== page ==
Technology is being studied and offered as a way to make life a little easier for those aging in the north.
Technology isn’t just for young people.
It’s being applied in new and creative ways to help area seniors continue to live safely and independently, in part thanks to the Centre for Technology Adoption for Aging in the North (CTAAN) at UNBC.
CTAAN was founded in 2020 in partnership with Northern Health and funded by AGEWELL, Canada’s network of aging and technology.
“The inspiration behind CTAAN is to be that bridge to all these amazing technologies that are being created and connect them to our region to persons who are aging in the community and their care partners. It’s important people are supported as they age well in the north,” Dr. Shannon Freeman, CTAAN’s academic director, said.
Right now, CTAAN is collaborating with Northern Health to provide specialized technology for the BC Housing project in Vanderhoof that features three floors of rental apartments including eight supported units for those suffering from dementia.
The first-of-its-kind project is a partnership between BC Housing, Northern Health, the District of Vanderhoof, Connexus Community Resources and the Centre for Technology Adoption for Aging in the North.
Some of the items available are an indoor hydroponic tower, smart home technologies including sensor pads for in bed and out of bed, in chair and out of chair, open door sensors, including those for the front door and medicine cabinets, virtual exercise equipment and lighting that imitates gradual sun up, bright daylight, and sun down options to ease people into and out of their daytime routine.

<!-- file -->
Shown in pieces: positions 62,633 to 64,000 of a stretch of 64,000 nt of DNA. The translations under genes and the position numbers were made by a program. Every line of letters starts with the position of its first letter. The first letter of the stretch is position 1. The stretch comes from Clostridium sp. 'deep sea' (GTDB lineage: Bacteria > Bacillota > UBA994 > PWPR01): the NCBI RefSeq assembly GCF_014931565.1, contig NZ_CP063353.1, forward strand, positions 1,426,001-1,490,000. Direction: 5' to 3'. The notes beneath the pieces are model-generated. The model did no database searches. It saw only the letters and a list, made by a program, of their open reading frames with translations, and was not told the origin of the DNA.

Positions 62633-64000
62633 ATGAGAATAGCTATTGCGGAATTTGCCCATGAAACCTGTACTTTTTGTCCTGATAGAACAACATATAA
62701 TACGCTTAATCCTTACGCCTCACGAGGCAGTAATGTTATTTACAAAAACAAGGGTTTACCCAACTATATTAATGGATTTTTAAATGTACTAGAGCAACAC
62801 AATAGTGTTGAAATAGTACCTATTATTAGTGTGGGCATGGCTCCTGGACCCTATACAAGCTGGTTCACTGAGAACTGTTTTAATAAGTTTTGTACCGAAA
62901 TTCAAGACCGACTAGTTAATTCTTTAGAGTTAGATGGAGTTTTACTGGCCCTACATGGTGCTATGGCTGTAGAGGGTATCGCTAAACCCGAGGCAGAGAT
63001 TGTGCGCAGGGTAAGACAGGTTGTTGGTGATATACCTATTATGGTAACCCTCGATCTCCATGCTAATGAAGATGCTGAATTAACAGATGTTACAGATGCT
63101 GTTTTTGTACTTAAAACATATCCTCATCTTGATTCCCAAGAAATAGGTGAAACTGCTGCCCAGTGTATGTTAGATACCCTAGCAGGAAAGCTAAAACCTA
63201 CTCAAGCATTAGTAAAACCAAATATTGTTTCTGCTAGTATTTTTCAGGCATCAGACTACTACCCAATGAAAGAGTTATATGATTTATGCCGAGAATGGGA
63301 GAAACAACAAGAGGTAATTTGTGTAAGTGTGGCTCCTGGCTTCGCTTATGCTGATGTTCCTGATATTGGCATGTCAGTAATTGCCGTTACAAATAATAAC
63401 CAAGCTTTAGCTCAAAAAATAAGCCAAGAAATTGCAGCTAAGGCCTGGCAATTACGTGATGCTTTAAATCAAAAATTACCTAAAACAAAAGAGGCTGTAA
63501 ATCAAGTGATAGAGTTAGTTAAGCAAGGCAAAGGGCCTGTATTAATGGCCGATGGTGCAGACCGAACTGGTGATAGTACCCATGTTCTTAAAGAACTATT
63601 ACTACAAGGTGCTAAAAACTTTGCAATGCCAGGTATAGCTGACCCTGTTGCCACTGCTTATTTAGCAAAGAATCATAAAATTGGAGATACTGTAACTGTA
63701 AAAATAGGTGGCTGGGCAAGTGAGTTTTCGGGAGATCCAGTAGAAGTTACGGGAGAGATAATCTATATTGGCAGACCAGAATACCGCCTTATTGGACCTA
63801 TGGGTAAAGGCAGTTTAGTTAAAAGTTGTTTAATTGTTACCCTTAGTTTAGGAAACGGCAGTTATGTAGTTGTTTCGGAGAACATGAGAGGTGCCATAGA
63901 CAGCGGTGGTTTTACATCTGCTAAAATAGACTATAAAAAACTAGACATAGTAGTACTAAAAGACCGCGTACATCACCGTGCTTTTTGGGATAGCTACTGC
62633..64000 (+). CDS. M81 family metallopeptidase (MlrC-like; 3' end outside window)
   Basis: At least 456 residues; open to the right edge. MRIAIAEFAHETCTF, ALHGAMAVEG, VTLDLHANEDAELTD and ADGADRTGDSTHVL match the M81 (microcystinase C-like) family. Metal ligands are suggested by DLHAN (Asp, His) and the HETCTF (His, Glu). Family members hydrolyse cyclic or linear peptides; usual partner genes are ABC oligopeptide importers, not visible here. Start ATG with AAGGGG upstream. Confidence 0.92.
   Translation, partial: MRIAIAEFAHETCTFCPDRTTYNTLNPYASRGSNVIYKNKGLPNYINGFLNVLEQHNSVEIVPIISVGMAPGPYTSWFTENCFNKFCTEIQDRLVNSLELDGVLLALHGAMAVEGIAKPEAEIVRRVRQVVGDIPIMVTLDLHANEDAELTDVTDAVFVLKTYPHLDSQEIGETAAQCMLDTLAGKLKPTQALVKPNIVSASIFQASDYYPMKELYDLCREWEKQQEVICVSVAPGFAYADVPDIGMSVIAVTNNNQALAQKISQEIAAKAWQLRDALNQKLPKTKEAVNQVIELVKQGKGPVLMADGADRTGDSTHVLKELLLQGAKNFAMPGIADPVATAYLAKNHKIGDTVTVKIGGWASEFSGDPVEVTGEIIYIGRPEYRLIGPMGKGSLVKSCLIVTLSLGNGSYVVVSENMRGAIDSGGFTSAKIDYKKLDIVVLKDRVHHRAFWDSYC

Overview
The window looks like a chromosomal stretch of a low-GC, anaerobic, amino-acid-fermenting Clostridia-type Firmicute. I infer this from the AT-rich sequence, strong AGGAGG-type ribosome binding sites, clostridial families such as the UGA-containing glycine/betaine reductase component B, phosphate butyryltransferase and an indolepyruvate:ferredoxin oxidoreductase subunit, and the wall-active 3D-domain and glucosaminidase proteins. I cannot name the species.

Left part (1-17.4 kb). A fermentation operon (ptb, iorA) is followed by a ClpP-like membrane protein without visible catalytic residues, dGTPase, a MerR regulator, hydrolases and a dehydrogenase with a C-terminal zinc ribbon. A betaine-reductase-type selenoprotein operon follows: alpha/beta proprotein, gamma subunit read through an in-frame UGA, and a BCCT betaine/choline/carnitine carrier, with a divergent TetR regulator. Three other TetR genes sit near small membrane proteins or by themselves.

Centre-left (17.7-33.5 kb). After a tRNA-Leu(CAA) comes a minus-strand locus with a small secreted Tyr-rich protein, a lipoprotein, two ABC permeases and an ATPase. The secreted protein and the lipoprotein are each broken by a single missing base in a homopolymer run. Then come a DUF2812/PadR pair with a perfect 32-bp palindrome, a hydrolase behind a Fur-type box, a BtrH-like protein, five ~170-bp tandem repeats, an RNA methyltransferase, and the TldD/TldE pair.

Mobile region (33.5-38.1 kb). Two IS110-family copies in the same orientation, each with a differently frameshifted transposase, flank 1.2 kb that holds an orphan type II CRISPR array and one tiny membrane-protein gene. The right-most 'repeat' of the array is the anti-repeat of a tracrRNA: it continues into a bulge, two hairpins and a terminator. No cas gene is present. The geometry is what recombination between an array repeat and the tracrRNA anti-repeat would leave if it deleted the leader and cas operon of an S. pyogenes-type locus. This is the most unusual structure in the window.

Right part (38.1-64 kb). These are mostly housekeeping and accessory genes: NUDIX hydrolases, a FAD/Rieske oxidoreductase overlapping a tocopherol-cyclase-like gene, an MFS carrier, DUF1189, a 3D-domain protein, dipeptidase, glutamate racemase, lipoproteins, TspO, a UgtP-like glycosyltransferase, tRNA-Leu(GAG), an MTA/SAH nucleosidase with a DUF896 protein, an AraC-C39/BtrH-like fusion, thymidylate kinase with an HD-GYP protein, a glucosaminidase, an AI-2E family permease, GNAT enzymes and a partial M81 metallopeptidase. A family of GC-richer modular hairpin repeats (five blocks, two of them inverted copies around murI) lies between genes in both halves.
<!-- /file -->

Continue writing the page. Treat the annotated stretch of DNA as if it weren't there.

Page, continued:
“We’re looking at technology that can support older adults where they’re at, supporting them to live the best they can,” Freeman said. “Those include very healthy adults living independently in the community in their own homes all the way across the spectrum to persons who are receiving supports in a long-term healthcare settings and all the way to end of life.”
CTAAN is working with people who are aging and those who are supporting those who are aging, Freeman added.
The hydroponic tower, for example, was inspired by an older adult in care who was tired of the long winter months without being able to garden.
“The question was how can we use technology to help engage in activities that you find meaningful?” Freeman said. “So gardening was important for them so we looked at what’s available and we codesigned a whole project geared around that.”
There were raised bed gardens created for summer gardening and an indoor tower garden for the winter. The project was a success.
An indoor tower garden is currently in a facility in Vanderhoof.
“Working with all the stakeholders and understanding what challenges and needs are out there and what tech is out there we can work with those companies and codevelop projects to try to ensure the technologies can get to where they are needed,” Richard McAloney, director at CTAAN, said. “There’s a lot on the research side of it looking at how to best implement that and make people aware of and educate people on these amazing technologies.”
McAloney said the technology has to be sent to a place where it will be utilized so as to not add to the burden of work for the staff of a facility. It has to be user-friendly for the resident and the hydroponic tower is one example of that.
“There are a variety of options to choose from to best suit the caregiver and the older adult,” Freeman said.